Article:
To reduce emissions and limit temperature rises, business models and economies will need to adapt. Although real estate is just one facet of the complex sustainability challenge that the world faces, it is a critical one: nearly 40% of global carbon dioxide emissions come from the real estate sector. The footprint of commercial buildings has never been under more scrutiny. As businesses feel the pressure to reduce their environmental impact, ‘greening’ their real estate is one of the first levers that they reach for. And as many organizations reduce their office space, sustainability becomes a critical factor in the buildings they choose – and those they lose.
Access the report now that tracks the increasing divide between best-in-class real estate that meets high sustainability standards and properties that fall short.
Commercial Real Estate is changing forever. What is the impact of the green premium?
BCLP’s Andrew Auerbach (Head of US Real Estate) and Kieran Saunders (European Head of Corporate Real Estate & Funds) discuss the sustainability imperative within real estate with leading publication PERE. Andrew and Kieran explore the factors driving sustainable building investment, both in Europe and the US, covering issues such as retrofitting, environmental standards and cost.
Our research shows that almost all corporate tenants are considering sustainability factors when making property rental decisions, and investors recognize the impact of the ‘green premium.’ But as sustainability standards rise, this green premium could give way to a ‘brown discount.’ On average, investors believe that 11% of their firm’s current real estate investment portfolio is at risk of being unsaleable due to failure to meet certain sustainability criteria. This amounts to an average of $442 million of investments at risk per firm.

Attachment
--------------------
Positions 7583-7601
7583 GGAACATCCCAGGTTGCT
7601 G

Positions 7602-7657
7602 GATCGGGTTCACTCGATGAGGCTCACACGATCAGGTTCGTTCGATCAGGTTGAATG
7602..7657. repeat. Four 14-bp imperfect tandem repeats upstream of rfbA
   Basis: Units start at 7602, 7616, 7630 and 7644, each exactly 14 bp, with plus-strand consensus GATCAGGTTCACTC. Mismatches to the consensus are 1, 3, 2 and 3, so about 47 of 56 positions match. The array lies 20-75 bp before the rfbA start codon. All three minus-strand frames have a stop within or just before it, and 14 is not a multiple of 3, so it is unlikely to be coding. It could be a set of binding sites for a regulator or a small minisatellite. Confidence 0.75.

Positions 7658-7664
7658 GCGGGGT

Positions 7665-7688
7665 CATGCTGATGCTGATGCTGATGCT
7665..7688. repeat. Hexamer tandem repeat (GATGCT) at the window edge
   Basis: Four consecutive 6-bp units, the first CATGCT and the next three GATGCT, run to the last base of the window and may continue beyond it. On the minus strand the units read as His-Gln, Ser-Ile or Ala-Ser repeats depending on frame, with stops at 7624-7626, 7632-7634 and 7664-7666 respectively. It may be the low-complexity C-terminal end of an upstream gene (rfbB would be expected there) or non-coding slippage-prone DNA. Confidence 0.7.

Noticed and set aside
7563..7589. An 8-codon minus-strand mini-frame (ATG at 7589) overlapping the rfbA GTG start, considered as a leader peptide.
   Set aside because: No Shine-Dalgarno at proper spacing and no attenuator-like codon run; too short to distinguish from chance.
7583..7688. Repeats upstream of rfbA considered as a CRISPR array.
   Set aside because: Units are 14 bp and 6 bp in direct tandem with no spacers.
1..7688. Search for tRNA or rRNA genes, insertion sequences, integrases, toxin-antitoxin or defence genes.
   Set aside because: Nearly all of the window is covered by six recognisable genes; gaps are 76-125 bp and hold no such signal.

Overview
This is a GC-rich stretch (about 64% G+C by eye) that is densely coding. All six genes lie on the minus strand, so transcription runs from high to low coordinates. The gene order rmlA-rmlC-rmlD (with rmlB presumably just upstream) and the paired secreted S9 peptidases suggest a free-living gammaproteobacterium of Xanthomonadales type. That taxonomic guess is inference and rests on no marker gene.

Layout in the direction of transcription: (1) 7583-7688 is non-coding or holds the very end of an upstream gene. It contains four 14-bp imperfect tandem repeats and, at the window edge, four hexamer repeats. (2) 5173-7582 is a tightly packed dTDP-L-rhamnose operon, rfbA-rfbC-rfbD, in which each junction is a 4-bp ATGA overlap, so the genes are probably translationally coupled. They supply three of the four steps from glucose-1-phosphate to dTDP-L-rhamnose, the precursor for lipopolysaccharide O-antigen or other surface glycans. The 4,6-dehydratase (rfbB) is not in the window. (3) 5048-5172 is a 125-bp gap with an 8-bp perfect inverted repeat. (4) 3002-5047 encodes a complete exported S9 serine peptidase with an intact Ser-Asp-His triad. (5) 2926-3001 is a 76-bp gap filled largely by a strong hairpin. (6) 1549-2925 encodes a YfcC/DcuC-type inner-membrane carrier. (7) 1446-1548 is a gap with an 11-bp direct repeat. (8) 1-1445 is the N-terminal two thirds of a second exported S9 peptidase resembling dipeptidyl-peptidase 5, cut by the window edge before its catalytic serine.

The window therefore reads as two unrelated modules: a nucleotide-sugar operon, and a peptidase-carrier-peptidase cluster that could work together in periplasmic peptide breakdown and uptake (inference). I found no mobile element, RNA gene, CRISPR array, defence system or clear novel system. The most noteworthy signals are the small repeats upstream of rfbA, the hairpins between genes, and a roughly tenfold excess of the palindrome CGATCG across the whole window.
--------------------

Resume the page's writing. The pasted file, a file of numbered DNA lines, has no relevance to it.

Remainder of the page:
Both corporate occupiers and investors are aware of the sustainable real estate imperative, but closing the gap between intention and action is challenging – and expensive. Our research sheds light on an increasing dislocation in the market: 79% of corporate occupiers say that by 2030 the sustainability of a building will be the most important factor in the rental decision-making process for their organization, but investors believe that on average, over half of their property portfolio (55%) will still be made up of real estate assets that have unknown, poor or average sustainability performance by this date.
The research identifies three key barriers to sustainable real estate investment: a lack of consensus (including definitions, certifications and data); the need for cultural change and organizational transformation; and the difficulty in bringing older buildings up to modern sustainability standards. We also explore some critical drivers to increasing investment, including greater standardization, government incentives and proptech.
As part of our research, we identified three key dimensions of sustainability-focused real estate investment: firms’ strategy, appetite, and level of investment in green real estate. We then scored our investor respondents on each dimension, enabling us to map areas of strength and weakness on a global and market level.